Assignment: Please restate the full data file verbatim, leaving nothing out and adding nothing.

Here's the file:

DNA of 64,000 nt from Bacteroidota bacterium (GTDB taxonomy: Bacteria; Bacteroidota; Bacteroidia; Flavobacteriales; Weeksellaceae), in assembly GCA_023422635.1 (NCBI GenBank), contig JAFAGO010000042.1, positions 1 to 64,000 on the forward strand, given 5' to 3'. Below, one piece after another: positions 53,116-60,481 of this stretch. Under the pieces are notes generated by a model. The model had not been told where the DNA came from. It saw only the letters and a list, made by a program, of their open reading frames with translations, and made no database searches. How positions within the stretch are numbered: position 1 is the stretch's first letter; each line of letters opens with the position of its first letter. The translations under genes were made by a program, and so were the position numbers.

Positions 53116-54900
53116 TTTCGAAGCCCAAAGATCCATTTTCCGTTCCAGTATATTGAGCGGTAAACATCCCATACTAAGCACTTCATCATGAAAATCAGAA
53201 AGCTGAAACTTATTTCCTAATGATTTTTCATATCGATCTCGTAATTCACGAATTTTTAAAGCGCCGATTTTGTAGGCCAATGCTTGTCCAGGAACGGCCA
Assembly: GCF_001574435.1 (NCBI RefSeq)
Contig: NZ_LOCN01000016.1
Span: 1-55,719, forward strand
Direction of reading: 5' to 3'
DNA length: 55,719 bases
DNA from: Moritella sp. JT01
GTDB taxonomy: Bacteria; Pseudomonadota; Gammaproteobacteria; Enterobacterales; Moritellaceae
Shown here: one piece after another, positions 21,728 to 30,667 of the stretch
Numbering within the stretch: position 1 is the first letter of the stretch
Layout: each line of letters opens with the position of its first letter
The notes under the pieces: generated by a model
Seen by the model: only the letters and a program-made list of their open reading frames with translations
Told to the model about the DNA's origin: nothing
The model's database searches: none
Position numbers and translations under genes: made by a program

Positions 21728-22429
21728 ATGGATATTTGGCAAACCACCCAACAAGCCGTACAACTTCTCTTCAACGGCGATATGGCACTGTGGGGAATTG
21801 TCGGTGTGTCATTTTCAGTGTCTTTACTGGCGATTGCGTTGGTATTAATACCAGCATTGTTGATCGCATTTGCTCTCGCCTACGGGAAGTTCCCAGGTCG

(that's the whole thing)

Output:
DNA of 64,000 nt from Bacteroidota bacterium (GTDB taxonomy: Bacteria; Bacteroidota; Bacteroidia; Flavobacteriales; Weeksellaceae), in assembly GCA_023422635.1 (NCBI GenBank), contig JAFAGO010000042.1, positions 1 to 64,000 on the forward strand, given 5' to 3'. Below, one piece after another: positions 53,116-60,481 of this stretch. Under the pieces are notes generated by a model. The model had not been told where the DNA came from. It saw only the letters and a list, made by a program, of their open reading frames with translations, and made no database searches. How positions within the stretch are numbered: position 1 is the stretch's first letter; each line of letters opens with the position of its first letter. The translations under genes were made by a program, and so were the position numbers.

Positions 53116-54900
53116 TTTCGAAGCCCAAAGATCCATTTTCCGTTCCAGTATATTGAGCGGTAAACATCCCATACTAAGCACTTCATCATGAAAATCAGAA
53201 AGCTGAAACTTATTTCCTAATGATTTTTCATATCGATCTCGTAATTCACGAATTTTTAAAGCGCCGATTTTGTAGGCCAATGCTTGTCCAGGAACGGCCA
Assembly: GCF_001574435.1 (NCBI RefSeq)
Contig: NZ_LOCN01000016.1
Span: 1-55,719, forward strand
Direction of reading: 5' to 3'
DNA length: 55,719 bases
DNA from: Moritella sp. JT01
GTDB taxonomy: Bacteria; Pseudomonadota; Gammaproteobacteria; Enterobacterales; Moritellaceae
Shown here: one piece after another, positions 21,728 to 30,667 of the stretch
Numbering within the stretch: position 1 is the first letter of the stretch
Layout: each line of letters opens with the position of its first letter
The notes under the pieces: generated by a model
Seen by the model: only the letters and a program-made list of their open reading frames with translations
Told to the model about the DNA's origin: nothing
The model's database searches: none
Position numbers and translations under genes: made by a program

Positions 21728-22429
21728 ATGGATATTTGGCAAACCACCCAACAAGCCGTACAACTTCTCTTCAACGGCGATATGGCACTGTGGGGAATTG
21801 TCGGTGTGTCATTTTCAGTGTCTTTACTGGCGATTGCGTTGGTATTAATACCAGCATTGTTGATCGCATTTGCTCTCGCCTACGGGAAGTTCCCAGGTCG